Larkin Grimm

The Last Tree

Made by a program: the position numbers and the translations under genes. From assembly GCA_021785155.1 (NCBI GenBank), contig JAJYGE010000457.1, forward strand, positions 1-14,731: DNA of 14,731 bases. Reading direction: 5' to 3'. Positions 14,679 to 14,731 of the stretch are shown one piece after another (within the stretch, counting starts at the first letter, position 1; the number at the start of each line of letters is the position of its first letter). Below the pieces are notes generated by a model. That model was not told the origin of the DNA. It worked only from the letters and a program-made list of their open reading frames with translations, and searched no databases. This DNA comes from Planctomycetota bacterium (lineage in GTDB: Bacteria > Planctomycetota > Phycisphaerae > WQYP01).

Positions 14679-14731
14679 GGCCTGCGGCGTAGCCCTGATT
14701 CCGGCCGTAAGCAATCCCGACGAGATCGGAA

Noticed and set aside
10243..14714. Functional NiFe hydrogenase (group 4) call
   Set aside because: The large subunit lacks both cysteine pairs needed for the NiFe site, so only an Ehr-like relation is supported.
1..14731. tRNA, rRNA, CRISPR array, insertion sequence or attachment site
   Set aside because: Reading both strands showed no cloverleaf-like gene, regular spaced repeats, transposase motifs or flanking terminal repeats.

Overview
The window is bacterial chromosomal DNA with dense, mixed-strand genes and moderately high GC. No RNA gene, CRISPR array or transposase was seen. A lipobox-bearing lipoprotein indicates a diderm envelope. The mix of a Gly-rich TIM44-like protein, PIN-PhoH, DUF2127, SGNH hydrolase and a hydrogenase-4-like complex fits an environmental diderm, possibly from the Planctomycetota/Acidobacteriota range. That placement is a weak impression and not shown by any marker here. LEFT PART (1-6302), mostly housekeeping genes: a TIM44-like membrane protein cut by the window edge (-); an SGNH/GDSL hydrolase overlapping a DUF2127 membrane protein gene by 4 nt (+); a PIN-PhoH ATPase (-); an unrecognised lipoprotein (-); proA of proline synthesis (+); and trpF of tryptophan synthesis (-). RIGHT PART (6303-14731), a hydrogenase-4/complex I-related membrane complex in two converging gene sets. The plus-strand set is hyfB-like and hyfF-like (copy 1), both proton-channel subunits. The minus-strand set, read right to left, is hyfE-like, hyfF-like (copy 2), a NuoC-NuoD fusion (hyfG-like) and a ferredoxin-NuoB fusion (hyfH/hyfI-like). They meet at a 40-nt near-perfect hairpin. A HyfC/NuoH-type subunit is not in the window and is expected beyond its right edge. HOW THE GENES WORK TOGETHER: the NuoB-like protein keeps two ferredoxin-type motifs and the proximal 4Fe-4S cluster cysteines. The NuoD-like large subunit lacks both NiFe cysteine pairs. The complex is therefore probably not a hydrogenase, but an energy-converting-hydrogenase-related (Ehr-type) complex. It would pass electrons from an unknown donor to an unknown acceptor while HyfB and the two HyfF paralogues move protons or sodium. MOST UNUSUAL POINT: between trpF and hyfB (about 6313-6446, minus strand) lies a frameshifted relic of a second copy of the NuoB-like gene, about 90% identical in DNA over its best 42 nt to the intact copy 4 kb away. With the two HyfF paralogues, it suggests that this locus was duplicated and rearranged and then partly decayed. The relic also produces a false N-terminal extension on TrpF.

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Larkin Grimm's second album for Secret Eye shows that her knack for strikingly theatrical songs and performances remains strong. If no album can quite capture the sheer, surprising, enjoyable warmth and vividness of her live work (persuading an audience to howl joyously like wolves is just one small part of it), this is still much more than simply an audio souvenir. Working with a pool of collaborators including family members and fellow singer/performer Lara Polangco, Grimm moves between full arrangements and stark, stripped down efforts featuring just her and her guitar. If the term "acid folk" -- or the even more overused "freak folk" -- is long since starting to wear out its welcome, it's because it doesn't quite capture the blend of styles artists like Grimm bring to bear; it's as much hints of drone and film soundtrack orchestrations as it is unplugged guitar in a dark, mystic landscape. Perhaps it's no surprise that the song lengths themselves vary widely, from barely two-minute long pieces like "The Sun Comes Up" to the over-ten-minute long "Little Weeper," the latter all the more striking for being a vocal/guitar-only number that maintains its focused strength throughout. Grimm's voice is reason enough to give The Last Tree an ear, as she moves from song to song -- or within one -- from soothing reflection to keening, wordless cry. The latter can be heard in strength on the otherwise instrumental "Into the Grey Forest, Breathing Love," a brief but striking collage of everything from dulcimer to, as the credits say, walls and floor. Lyrically too she brings much to bear -- if the words to her live favorite "I Killed Someone" might seem, on first blush, a standard murder ballad motif, phrases like "His breath, it rattled like the call of cicadas" stick in the mind. Perhaps the most intense song on an intense album is "The Most Excruciating Vibe," a (very vocal) portrayal of frustrated lust set against a deceptively serene arrangement.

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